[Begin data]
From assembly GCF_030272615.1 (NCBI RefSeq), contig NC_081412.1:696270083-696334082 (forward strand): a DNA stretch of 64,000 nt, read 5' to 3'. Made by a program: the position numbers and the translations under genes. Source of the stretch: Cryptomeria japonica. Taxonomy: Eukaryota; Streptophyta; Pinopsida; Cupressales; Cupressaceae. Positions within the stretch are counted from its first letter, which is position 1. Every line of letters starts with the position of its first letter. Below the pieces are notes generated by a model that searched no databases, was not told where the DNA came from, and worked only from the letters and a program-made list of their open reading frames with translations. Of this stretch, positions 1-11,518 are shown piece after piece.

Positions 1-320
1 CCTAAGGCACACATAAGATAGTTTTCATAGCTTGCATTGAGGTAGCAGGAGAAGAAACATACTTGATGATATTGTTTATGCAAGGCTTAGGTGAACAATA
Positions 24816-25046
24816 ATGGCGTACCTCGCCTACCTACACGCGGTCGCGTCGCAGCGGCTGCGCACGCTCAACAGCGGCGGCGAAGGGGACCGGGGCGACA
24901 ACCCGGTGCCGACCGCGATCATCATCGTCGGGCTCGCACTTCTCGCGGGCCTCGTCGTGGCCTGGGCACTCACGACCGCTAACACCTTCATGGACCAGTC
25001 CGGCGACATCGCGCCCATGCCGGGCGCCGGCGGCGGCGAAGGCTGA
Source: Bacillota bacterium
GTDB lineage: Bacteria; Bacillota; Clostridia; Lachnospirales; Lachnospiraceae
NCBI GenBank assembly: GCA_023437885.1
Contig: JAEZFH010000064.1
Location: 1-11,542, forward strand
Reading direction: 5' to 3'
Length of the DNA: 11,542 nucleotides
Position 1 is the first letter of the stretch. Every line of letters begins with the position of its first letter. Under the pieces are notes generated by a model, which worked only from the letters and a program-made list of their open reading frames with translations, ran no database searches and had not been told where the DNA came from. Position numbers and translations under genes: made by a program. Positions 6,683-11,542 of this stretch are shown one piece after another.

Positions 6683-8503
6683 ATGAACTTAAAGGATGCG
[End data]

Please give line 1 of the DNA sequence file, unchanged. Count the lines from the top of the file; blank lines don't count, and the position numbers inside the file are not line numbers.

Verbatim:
From assembly GCF_030272615.1 (NCBI RefSeq), contig NC_081412.1:696270083-696334082 (forward strand): a DNA stretch of 64,000 nt, read 5' to 3'. Made by a program: the position numbers and the translations under genes. Source of the stretch: Cryptomeria japonica. Taxonomy: Eukaryota; Streptophyta; Pinopsida; Cupressales; Cupressaceae. Positions within the stretch are counted from its first letter, which is position 1. Every line of letters starts with the position of its first letter. Below the pieces are notes generated by a model that searched no databases, was not told where the DNA came from, and worked only from the letters and a program-made list of their open reading frames with translations. Of this stretch, positions 1-11,518 are shown piece after piece.